The Trump administration's budget proposal would convert some of the United States' foreign military grants to loans, affecting several countries, including Pakistan.

The proposals are a part of a larger effort to slash spending on diplomacy, aid and programmes abroad by more than 29 per cent, the White House said on Monday.

The Wall Street Journal, which first reported the proposal, said the foreign military grants could affect Pakistan, Tunisia, Lebanon, Ukraine, Colombia, the Philippines and Vietnam.

The cuts to programmes under the State Department are in part meant to fund an increase in the US's own military spending.

White House budget documents showed total defence spending for the 2018 fiscal year at $603 billion, about 3 per cent higher than President Barack Obama's proposed 2018 fiscal year defence budget.

The $603bn includes funding for nuclear weapons programmes at the Department of Energy and other national defence programmes as well as the Department of Defence.

The Pentagon's specific defence request is for $574.5bn, an increase of 4.6pc compared to fiscal year 2017.

Under US President Donald Trump's proposal, the United States would spend 29.1pc less on the State Department and “other international programmes” in the 2018 fiscal year compared to 2017, a decrease of $11.5bn.

That decrease includes a re-shaping of the way some countries receive military aid from the United States. Foreign military financing gives countries loans or grants to buy US military equipment.

The State Department decides which countries are given the financing while the Pentagon executes the decisions. Under the Trump proposal, many current grants would instead be converted to loans.

“We do change a couple of the foreign military programmes from direct grants to loans,” said Mick Mulvaney, the director of the White House Office of Management and Budget, in a briefing with reporters on Monday.

“Our argument was instead of ... giving somebody $100mn, we could give them a smaller number worth of loan guarantees and they could actually buy more stuff.”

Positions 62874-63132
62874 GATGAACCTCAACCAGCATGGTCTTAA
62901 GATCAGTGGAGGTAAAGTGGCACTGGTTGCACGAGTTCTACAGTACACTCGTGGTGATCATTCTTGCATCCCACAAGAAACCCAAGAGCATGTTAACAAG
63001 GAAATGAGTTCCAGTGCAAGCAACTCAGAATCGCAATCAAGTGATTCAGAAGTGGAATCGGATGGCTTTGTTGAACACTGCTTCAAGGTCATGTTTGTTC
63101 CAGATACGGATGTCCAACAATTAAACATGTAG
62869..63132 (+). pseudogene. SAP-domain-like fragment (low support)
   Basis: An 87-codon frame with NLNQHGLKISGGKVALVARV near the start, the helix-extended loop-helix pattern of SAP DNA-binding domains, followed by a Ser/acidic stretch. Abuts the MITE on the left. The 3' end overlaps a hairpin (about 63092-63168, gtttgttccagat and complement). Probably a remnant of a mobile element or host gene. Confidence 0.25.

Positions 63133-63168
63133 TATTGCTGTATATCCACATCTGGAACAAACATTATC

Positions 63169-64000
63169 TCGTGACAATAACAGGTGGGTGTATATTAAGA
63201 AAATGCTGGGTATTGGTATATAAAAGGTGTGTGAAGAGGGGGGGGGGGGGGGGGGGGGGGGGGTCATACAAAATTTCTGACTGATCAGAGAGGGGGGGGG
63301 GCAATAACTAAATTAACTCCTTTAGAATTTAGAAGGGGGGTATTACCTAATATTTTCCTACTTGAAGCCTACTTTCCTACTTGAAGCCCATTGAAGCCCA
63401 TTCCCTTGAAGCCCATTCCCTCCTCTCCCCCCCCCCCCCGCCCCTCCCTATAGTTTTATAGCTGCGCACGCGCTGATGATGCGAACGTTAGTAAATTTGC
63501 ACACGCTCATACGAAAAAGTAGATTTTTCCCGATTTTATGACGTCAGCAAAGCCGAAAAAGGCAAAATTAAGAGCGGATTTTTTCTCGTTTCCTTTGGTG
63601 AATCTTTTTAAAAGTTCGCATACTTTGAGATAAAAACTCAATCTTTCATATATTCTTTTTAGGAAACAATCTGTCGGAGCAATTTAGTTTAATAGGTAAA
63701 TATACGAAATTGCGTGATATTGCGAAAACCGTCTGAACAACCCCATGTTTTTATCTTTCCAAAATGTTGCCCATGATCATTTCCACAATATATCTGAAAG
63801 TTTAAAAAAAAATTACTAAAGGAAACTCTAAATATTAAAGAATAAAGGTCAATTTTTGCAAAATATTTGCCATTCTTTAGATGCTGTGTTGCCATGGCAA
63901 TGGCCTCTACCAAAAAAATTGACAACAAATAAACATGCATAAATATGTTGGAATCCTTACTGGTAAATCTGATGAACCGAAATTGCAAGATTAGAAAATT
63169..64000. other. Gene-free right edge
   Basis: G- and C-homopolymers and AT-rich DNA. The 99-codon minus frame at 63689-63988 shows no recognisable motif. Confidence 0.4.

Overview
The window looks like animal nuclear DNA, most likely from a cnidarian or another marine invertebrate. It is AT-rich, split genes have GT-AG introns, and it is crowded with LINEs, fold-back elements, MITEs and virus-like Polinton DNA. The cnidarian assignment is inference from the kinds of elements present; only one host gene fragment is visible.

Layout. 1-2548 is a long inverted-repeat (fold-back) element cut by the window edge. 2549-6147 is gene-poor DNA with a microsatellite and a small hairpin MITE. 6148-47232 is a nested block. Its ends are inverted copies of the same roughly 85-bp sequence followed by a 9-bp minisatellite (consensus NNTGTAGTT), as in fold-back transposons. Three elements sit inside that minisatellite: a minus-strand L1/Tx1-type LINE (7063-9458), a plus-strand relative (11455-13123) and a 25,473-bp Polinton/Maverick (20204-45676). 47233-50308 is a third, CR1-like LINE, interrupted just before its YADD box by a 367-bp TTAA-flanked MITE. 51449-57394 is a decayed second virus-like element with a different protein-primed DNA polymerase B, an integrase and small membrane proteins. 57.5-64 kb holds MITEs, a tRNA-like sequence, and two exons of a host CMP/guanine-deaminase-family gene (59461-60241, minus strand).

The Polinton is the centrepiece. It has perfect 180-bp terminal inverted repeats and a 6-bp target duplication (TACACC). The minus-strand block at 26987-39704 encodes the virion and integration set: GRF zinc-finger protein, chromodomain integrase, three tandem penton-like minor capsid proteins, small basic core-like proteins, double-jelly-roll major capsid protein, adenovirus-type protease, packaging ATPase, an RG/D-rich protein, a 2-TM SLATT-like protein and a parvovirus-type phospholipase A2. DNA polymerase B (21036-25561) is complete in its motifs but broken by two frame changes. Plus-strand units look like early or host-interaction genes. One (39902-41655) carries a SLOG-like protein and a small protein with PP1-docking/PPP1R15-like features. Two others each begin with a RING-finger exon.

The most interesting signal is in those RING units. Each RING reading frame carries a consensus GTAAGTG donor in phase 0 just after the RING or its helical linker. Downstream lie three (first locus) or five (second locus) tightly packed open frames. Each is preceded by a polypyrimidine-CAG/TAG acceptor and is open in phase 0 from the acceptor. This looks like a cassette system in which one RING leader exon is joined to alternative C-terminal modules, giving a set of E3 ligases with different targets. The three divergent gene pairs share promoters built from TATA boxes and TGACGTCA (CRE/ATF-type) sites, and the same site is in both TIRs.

Military aid to Israel and Egypt, two close US allies in the Middle East and the biggest recipients of US military assistance, will remain unchanged, Mulvaney said.

US military assistance to partners and allies reached $13.5bn in 2015, or 28pc of all US foreign aid spending that year, according to the Congressional Research Service.

Most grants through the Foreign Military Financing (FMF) programme go to Israel, Egypt, Jordan, Pakistan and Iraq.

Congress ultimately controls the government purse strings and may reject some or many of the Trump administration's proposals. Republicans and Democrats in Congress have criticised the size of the cuts to the State Department and US Agency for International Development.

Mulvaney said that aid to Pakistan would be reduced, though he did not give concrete details. “(The) State (Department) still has some flexibility to come up with a final plan on that, but I do know that writ large we have proposed to move several countries from a direct grant programme to a loan guarantee programme,” he said.

'Affected countries may approach China for for supplies'

Todd Harrison, a defence budget analyst with the Centre for Strategic and Budgetary Assessments, said the switch from grants to loans for military aid may mean that countries will not be able to afford US military equipment, forcing them to go elsewhere for supplies.

“Countries can buy from China or Russia. They have other places to shop, and one of the ways that we build capacity with our partners is through these grants,” Harrison said.

“It's in our interest to have interoperability with our allies, and these military grants are a part of that.”

Thomas Spoehr, who directs the Centre for National Defence at the conservative Heritage Foundation, said the conversion from grants to loans will be a challenge especially for smaller military aid recipient countries like Macedonia and Tunisia.

But “it's a proposal whose time has come,” Spoehr said, given US budget deficits and high military spending overall.

“This is probably a prudent place to make some cuts given all the other investments we make in national defence,” Spoehr said.

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